The second century Greek anatomist Galen argued that the brain was powered by ‘animal spirits’ which blew through the brain’s ventricles. But by the mid-18th century a growing fascination with electricity – and its production in animals – led to a host of electrical medical treatments, including the application of electricity directly to the head. Further experiments in the 19th century confirmed that the brain is in fact powered by electricity, and that different areas of the brain control different faculties and processes.
Magneto-Electric Therapy Machine (MHS inv. 28870)
This is a simple portable electroshock therapy machine for use in treating ‘nervous diseases’. A crank handle at the front turns gears which are connected to electromagnets. The treatment, now called electroconvulsive therapy (ECT), induces a seizure in order to create a therapeutic effect on various mental illnesses.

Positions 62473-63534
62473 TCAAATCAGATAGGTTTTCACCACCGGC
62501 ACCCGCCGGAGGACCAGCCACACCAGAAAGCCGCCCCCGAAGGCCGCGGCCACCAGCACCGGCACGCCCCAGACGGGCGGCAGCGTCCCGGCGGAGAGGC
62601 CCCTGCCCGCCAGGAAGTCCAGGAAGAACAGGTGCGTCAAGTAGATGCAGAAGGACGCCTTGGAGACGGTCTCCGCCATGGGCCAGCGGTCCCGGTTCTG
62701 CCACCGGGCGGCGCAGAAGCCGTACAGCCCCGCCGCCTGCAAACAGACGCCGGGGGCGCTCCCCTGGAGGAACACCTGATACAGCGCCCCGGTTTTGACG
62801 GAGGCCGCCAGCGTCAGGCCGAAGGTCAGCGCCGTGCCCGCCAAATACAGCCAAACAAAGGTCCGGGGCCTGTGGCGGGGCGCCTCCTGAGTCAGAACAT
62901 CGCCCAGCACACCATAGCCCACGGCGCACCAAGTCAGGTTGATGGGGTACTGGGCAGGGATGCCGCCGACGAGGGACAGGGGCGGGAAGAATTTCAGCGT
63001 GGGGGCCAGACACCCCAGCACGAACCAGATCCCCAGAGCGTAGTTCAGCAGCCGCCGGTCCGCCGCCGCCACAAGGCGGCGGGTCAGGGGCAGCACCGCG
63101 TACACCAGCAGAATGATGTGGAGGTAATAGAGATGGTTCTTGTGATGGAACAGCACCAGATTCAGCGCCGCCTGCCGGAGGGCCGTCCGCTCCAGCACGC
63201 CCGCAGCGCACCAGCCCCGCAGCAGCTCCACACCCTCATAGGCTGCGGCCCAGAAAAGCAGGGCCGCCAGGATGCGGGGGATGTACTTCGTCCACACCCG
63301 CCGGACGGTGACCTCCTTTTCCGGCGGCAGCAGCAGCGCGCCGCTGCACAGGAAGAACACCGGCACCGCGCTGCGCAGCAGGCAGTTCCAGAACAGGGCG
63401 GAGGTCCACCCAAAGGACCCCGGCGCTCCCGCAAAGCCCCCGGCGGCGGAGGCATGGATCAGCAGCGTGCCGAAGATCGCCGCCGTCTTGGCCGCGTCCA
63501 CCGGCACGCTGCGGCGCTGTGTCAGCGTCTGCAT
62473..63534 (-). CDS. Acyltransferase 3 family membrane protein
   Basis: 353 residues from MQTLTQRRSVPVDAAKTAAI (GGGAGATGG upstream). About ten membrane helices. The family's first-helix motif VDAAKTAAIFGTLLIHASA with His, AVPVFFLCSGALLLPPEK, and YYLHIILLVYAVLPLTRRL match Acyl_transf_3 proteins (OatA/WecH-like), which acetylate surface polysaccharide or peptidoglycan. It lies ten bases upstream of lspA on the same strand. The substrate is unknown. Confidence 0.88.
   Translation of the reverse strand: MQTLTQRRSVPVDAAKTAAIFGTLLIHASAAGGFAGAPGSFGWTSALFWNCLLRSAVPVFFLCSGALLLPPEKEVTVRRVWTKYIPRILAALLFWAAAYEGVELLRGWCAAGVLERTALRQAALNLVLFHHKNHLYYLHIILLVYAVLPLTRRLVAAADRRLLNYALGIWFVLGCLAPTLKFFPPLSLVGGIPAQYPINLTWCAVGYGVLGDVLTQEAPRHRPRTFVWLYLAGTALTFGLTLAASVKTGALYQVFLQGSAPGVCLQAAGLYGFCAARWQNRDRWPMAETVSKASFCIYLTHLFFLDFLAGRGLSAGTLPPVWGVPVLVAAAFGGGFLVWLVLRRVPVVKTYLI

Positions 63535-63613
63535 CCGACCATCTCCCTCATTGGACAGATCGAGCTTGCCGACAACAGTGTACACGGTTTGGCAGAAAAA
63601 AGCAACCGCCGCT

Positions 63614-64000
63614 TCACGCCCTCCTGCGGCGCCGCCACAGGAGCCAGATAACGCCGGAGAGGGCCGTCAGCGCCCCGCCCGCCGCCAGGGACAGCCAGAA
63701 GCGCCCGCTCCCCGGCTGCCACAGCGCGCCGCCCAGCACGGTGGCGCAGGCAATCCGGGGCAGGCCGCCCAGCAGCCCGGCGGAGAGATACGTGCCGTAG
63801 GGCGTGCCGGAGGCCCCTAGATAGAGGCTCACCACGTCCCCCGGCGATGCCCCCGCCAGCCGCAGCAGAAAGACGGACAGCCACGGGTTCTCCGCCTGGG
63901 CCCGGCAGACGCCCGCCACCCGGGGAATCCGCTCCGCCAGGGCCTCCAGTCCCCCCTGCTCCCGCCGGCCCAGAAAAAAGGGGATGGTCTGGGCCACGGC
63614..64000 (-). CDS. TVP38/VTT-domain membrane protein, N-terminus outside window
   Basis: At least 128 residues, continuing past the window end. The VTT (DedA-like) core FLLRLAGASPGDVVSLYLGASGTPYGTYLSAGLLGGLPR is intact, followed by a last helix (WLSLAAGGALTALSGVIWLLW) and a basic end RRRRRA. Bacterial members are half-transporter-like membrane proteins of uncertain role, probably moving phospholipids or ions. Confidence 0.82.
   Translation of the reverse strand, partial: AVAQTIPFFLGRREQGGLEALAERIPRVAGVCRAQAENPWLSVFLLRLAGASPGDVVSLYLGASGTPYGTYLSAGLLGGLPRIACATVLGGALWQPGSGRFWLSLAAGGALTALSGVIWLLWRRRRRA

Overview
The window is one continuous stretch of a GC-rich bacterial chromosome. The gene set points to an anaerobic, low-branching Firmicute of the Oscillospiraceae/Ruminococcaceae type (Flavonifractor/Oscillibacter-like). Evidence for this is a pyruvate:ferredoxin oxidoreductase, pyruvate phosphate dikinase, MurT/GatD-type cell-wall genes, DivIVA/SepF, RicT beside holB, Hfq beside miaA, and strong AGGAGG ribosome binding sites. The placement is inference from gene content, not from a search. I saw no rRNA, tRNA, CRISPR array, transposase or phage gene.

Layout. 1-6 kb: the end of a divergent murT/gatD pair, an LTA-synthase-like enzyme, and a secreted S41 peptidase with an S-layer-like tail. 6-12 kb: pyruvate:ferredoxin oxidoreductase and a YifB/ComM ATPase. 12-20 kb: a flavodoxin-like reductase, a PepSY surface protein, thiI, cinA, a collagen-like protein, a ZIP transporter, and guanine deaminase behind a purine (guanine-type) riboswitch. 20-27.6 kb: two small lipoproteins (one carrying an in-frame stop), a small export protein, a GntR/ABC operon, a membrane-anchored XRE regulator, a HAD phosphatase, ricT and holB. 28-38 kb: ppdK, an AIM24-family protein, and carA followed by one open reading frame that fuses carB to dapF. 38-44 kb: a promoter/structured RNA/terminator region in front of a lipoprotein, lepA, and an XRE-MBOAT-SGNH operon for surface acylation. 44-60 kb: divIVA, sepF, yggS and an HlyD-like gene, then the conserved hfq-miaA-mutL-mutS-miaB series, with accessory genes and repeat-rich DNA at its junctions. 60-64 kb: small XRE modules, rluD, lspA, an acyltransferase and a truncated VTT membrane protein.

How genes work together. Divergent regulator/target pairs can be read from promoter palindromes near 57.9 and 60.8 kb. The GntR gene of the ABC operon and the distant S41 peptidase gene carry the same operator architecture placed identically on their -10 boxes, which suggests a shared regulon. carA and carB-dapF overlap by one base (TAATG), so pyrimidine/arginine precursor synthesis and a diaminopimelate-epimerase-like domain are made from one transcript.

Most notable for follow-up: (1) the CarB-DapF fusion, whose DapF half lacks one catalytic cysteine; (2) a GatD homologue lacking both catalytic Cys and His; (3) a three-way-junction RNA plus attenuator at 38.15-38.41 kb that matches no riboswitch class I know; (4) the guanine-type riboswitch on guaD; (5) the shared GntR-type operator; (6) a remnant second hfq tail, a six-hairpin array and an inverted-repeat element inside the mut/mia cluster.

Falling Plate Camera, c. 1920 (MHS inv. 81892)
This camera, owned by Sir Charles Sherrington, was used to record the responses of muscles to an electrical stimulation. A muscle tendon was attached to a torsion rod, in turn connected to a beam of light. When the electrical stimulation was applied, the camera’s plate also fell into position and recorded the movement of the light, which showed how much the muscle had contracted.
Deep brain stimulation
Deep brain stimulation, or DBS, uses an implanted brain pacemaker to send electrical impulses to specific parts of the brain. It has been used therapeutically in people with Parkinson’s disease and other neurological movement disorders. This video shows how the condition of a patient with Parkinson’s is dramatically improved through DBS treatment.